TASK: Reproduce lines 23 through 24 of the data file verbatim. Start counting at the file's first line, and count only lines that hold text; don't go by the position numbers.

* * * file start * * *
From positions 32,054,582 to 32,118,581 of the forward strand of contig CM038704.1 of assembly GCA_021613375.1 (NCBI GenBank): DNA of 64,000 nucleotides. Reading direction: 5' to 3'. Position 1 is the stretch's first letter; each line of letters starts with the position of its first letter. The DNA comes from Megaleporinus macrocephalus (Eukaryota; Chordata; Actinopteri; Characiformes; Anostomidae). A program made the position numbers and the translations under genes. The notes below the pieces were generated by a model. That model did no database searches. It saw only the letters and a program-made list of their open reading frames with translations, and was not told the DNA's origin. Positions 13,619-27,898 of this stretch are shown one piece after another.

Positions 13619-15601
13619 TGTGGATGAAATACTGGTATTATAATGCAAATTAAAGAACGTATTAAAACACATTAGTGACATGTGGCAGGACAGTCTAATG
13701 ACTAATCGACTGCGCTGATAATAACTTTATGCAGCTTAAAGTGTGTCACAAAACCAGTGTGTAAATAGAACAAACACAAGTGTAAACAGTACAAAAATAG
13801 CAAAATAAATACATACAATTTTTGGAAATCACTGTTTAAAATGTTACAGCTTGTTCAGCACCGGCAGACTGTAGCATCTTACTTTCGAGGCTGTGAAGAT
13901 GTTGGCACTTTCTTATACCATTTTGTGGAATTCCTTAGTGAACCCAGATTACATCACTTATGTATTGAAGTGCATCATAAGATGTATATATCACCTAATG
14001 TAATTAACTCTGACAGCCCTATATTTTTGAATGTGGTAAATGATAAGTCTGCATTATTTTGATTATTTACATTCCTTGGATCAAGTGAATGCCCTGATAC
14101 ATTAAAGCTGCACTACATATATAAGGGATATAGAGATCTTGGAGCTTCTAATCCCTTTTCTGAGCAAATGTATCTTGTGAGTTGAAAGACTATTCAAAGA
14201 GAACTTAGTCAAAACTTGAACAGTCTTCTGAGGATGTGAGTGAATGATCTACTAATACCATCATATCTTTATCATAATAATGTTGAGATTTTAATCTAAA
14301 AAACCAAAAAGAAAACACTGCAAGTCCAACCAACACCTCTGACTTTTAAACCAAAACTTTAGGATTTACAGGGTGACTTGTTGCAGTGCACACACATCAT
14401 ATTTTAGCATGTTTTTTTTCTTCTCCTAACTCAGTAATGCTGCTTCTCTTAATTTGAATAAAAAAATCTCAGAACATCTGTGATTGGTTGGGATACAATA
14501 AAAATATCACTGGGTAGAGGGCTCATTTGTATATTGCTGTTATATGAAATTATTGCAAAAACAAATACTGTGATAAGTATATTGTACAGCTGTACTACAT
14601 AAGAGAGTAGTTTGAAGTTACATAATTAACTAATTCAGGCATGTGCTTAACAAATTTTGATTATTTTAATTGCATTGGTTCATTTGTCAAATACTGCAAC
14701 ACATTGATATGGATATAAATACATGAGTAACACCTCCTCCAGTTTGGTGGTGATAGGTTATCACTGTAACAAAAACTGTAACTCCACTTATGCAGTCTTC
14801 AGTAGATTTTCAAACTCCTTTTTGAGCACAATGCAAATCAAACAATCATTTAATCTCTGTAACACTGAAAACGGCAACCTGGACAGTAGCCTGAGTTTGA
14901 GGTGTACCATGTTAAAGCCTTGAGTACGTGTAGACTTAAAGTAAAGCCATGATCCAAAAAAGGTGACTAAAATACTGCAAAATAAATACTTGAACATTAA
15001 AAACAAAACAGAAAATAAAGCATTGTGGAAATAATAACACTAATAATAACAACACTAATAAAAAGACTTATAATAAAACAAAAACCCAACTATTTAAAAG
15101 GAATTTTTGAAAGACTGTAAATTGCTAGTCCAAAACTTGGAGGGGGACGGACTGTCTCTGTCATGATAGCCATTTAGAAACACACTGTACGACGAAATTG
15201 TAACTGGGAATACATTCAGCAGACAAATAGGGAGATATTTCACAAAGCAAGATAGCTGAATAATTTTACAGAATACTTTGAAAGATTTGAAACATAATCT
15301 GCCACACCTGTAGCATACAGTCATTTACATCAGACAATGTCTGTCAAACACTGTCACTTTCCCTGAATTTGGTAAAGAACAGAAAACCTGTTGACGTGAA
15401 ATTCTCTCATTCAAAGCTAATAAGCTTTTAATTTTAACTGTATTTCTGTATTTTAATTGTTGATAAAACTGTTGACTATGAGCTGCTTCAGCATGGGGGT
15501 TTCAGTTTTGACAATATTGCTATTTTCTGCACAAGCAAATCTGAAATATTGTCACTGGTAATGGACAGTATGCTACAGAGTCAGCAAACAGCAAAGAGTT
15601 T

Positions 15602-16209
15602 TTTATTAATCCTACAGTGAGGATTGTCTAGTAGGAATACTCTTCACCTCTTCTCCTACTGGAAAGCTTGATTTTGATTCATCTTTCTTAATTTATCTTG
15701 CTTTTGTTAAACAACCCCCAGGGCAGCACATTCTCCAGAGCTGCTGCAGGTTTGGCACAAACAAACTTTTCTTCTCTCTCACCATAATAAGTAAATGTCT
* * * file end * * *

15601 T

Positions 15602-16209